This is also called a 4 radiation

When placing the monitor close to a solid boundary – for instance a wall – the sound energy that should have been radiated in the direction of the wall instead is radiated into the free half space. Hence the sound pressure is doubled in the half space, which yields +6 dB.

This is also called a 2 radiation

When placing the monitor close to a solid boundary – for instance a wall – the sound energy that should have been radiated in the direction of the wall instead is radiated into the free half space. Hence the sound pressure is doubled in the half space, which yields +6 dB.
This is also called radiation.

Placing the monitor against two boundaries – for instance in a corner limited by two walls – it is now radiating to the quarter space. Now the sound pressure is doubled twice, which yields +12 dB.

This is also called /2 radiation..

In practice, the placing by barrier walls, or ground, influence the frequency range below 125-150 Hz.
The filtering function that arises when a signal is added to itself after having been delayed in time is called a comb filter. The resulting frequency response resembles a comb, hence the name.
Two 500 Hz sinusoidal tones added. The second tone is delayed 1 ms hence the sum is zero. Two 1 kHz sinusoidal tones added. The second tone is delayed 1 ms hence the sum is the double (+6 dB).
The comb filter function is almost never intentional, but it is heard all the time in sound productions, where it can arise both acoustically and electrically. Acoustically, it typically occurs when the sound on its way from source to recipient takes in part a direct path and in part an indirect path via a single reflective surface. The reflection must be attenuated at least 10 dB and preferably 15 dB in order for it not to have an effect on the sound field at the recipient position. Electrically, the phenomenon arises when two microphones with a certain distance between them capture the same signal and the level from each microphone is of the same order of magnitude.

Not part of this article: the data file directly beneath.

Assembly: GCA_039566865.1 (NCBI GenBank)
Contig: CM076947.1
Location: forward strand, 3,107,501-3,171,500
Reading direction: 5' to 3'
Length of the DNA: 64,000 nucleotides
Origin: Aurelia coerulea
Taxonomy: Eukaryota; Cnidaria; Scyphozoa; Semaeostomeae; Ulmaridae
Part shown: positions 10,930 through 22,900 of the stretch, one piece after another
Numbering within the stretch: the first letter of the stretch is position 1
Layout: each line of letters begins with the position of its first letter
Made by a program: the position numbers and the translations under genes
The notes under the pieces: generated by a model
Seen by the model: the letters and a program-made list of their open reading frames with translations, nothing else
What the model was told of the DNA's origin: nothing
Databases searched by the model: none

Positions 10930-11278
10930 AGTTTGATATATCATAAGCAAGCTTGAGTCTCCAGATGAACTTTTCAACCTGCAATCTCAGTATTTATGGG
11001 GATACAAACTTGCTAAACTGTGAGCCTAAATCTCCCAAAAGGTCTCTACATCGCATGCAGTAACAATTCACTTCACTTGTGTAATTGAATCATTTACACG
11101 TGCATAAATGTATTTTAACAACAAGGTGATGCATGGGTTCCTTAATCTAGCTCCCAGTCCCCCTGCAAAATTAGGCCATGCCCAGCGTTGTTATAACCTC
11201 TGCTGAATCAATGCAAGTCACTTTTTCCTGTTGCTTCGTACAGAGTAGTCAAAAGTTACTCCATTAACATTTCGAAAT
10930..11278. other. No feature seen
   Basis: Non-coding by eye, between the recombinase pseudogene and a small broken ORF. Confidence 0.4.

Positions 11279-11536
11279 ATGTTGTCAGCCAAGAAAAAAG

Two typical situations in which comb filters arise, either acoustically or electrically.
In general: All digital signal processing takes time. This means in practice that comb filter effects can arise if you loop a signal via, for example, a compressor and combine this signal with the original.
dB Level Frequency– Hz
An example of a comb filter created by the combining of two signals with the same amplitude, but with a time delay between them of just 1 ms.

It can be seen that a dip occurs due to cancellation at 500 Hz, 1.5 kHz, 2.5 kHz, etc. It can also be seen that the two signals add to double their value (+6 dB) at low frequencies and with a full wavelength’s delay at 1 kHz, 2 kHz, 3 kHz etc.

Dip Frequency
Cancellation occurs for a comb filter at all the frequencies where the two signals are in opposite phase. This occurs when the time delay comprises duration of ½, 1 ½, 2 ½, etc. periods. At 1 kHz the period is 1 ms. Half of the period is 0.5 ms. If a time delay of precisely 0.5 ms occurs, it means that cancellation will arise, not just at 1 kHz, but also at 2 kHz, 3 kHz, 4 kHz etc

When the monitor is set up at some distance in front of a wall, reflections from the wall may occur and influence the perceived frequency response. This could result in comb filtering if all frequencies produced by the monitor were radiated in all directions. But the monitors are typically only omni- directional at low frequencies. The result of the reflection is a single or few dips in the frequency response perceived in front of the monitor. The frequency response may look like this: one cancellation at the frequency that has a wave length of four times the distance to the rear wall.

The dip – or cancellation frequency – is dependent on the distance to the wall. If the distance is 1 m, the first dip frequency with a wavelength of 4 m.

l = c/f
Where :

l = wavelength (m) (ou ft)
c = speed of sound [m/sec] (or ft./sec.)
f = frequency (Hz)


4 = 344 / f
F = 86 Hz

A closer position will result in a cancellation at a higher frequency. This is then limited by the frequency where the monitor becomes directional and does rot radiate sound to the rear.

A farther position will result in cancellation at a lower frequency. This is limited by the distance being so long, that the reflected sound is attenuated due to the long extra path travel.